+ α

−ν

K

α

dγ

dt

ν

(14)

‡

One may consider, in future work, higher derivative order of α

8

(a) α = 14, K

p

= 2

(b) α(t) = 14 + 10

6

t, K

p

= 2

Figure 3: Comparison between α constant and α variable.

9

dε

dt

k−1

= α

−ν

C(ε)

k

+ α

−ν

K

α

dγ

dt

ν

(15)

Let us deﬁne

dε

dt

=

dy

dt

k−1

−

dyc

dt

k

like the derivative of the tracking error using the

th. 3.1 via the hyp. 3.2.

When the corrector C is deﬁned by a single constant gain C ≡ K

p

, then it exists

a linear relation between α and the output and its derivative. It comes then:

Deﬁnition 3.3 The model-free Lagrangian veriﬁes:

1

K

p

γ

dε

dt

k−1

+ K

α

dγ

dt

ν

= ε|

k

(16)

with γ =

1

α

−ν

∈ R

∗

+

K

p

∈ R

∗

+

K

α

∈ R

∗

ν ∈ N

In this expression, the parameters K

p

and K

α

are constants. Since the variable to

ﬁnd is γ, ε and

dε

dt

are considered as constants over a small time.

3.3 Model-free Lagrangian

3.3.1 Criterion L

α

Based on the ν-K

α

-degenerated expression, we deﬁne the variational model-free cri-

terion L

α

such that:

L

α

=

(y −y

∗

)dτ =

1

K

p

γ

dε

dt

k−1

+ K

α

dγ

dt

ν

dτ (17)

The expression ν-K

α

-degenerated provides a ”direct equivalence relation” between

the traditional expression of the reference tracking y −y

∗

and the model-free control.

The correction gain K

p

is here a scaling factor.

3.3.2 Elements of variational calculation

The fundamental theorem of calculus of variation deﬁnes the existence of a solution

to the problem of integrals of functions minimization via the resolution of the Euler-

Lagrange equation.

Theorem 3.2 The Euler-Lagrange equation [27]: Let J : C

2

[x

0

, x

1

] →R, be a func-

tional of the form:

J(y) =

x

1

x

0

f(x, y, y

)dx (18)

10

where f has continuous partial derivatives of second order with respect to x, y and y

,

and x

0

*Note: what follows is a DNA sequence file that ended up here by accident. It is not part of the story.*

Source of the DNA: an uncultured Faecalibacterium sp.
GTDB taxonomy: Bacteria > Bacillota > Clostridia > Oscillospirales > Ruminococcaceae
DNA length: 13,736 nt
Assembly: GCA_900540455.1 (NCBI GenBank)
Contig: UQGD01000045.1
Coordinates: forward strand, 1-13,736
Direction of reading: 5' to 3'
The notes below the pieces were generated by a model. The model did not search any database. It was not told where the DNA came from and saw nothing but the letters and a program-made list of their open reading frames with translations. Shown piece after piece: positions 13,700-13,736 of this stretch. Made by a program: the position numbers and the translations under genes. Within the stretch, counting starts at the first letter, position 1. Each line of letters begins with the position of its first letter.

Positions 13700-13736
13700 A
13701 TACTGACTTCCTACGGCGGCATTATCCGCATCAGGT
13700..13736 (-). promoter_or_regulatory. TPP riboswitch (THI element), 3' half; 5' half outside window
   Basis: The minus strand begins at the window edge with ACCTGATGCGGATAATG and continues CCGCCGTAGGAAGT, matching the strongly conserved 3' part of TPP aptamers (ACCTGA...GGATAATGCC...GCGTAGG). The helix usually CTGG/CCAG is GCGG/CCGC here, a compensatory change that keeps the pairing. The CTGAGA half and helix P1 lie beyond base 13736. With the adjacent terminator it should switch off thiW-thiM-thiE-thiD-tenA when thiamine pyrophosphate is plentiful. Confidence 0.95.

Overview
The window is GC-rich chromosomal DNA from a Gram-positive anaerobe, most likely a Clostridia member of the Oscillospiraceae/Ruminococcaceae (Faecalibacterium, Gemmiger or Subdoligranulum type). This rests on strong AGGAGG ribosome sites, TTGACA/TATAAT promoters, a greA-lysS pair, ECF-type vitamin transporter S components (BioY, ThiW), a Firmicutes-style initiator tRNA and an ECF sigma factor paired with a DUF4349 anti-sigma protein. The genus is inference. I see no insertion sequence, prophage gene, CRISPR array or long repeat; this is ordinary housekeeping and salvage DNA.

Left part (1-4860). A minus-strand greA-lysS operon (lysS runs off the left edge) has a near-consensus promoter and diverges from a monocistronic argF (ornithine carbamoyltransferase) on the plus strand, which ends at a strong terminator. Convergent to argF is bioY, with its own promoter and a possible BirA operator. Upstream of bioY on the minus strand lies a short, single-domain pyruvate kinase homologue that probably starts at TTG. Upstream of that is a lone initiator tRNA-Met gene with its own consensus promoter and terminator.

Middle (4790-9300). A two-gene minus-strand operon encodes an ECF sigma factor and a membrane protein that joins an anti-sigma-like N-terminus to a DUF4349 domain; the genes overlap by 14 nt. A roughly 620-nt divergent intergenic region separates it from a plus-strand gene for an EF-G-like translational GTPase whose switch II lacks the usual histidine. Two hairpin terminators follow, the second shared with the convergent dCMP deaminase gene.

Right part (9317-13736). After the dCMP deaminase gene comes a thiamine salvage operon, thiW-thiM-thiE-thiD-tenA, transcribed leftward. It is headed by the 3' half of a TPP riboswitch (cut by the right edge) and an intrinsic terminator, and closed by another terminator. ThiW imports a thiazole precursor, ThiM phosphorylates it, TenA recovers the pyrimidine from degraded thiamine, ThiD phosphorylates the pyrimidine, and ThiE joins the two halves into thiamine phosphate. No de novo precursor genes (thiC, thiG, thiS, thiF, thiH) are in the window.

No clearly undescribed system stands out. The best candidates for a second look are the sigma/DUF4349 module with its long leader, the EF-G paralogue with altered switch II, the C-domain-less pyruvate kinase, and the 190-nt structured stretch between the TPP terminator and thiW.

< x

1

. Let:

S = {y ∈ C

2

[x

0

, x

1

] : y(x

0

) = y

0

et y(x

1

) = y

1

} (19)

where y

0

and y

1

are given real numbers. If y ∈ S is an extremal for J, then

d

dx

∂f

∂y

−

∂f

∂y

= 0 (20)

for all x ∈ [x

0

, x

1

].

The Euler-Lagrange equation, is thus a diﬀerential equation, generally nonlinear,

that must be satisﬁed for any extremal function y(x). In other words, if y(x) is

solution of the Euler-Lagrange equation, then the functional J, deﬁned as the integral

on [x

0

, x

1

] of a f, functional dependant on x, y and y

, is minimal.

3.3.3 Numerical resolution of the criterion L

α

Conjecture 3.1 Under certain conditions to deﬁne, the Euler-Lagrange equation,

applied to the variational model-free Lagrangian (17), establishes the possibility of

controlling the tracking error y −y

∗

permanently by the on-line adjustment of α.

The Euler-Lagrange equation thus allows to determine α such that the criterion

L

α

is miminum. The continuous Euler-Lagrange reads:

d

dt

∂L

α

∂α

=

∂L

α

∂α

(21)

The integration of the variational model-free Lagrangian (16) provides the evo-

lution law of α according to the time such that the integral of the error y − y

∗

is

minimal.

Let us deﬁne the discrete Euler-Lagrange equation according to [28] [29] where

D

1

and D

2

indicate the discrete derivation of the Lagrangian:

D

2

L

d

(α

k−1

, α

k

, h) + D

1

L

d

(α

k

, α

k+1

, h) = 0 (22)

We have:

ν

K

p

γ

k

dε

dt

+ K

α

γ

k−1

−γ

k

h

ν

+

ν

K

p

γ

k

dε

dt

+ K

α

γ

k+1

−γ

k

h

ν

= 0 (23)

then:

γ

k

dε

dt

+ K

α

γ

k+1

−2γ

k

+ γ

k−1

h

ν

= 0 (24)

11

The discrete symplectic integrator derived from (24) is written (expression of γ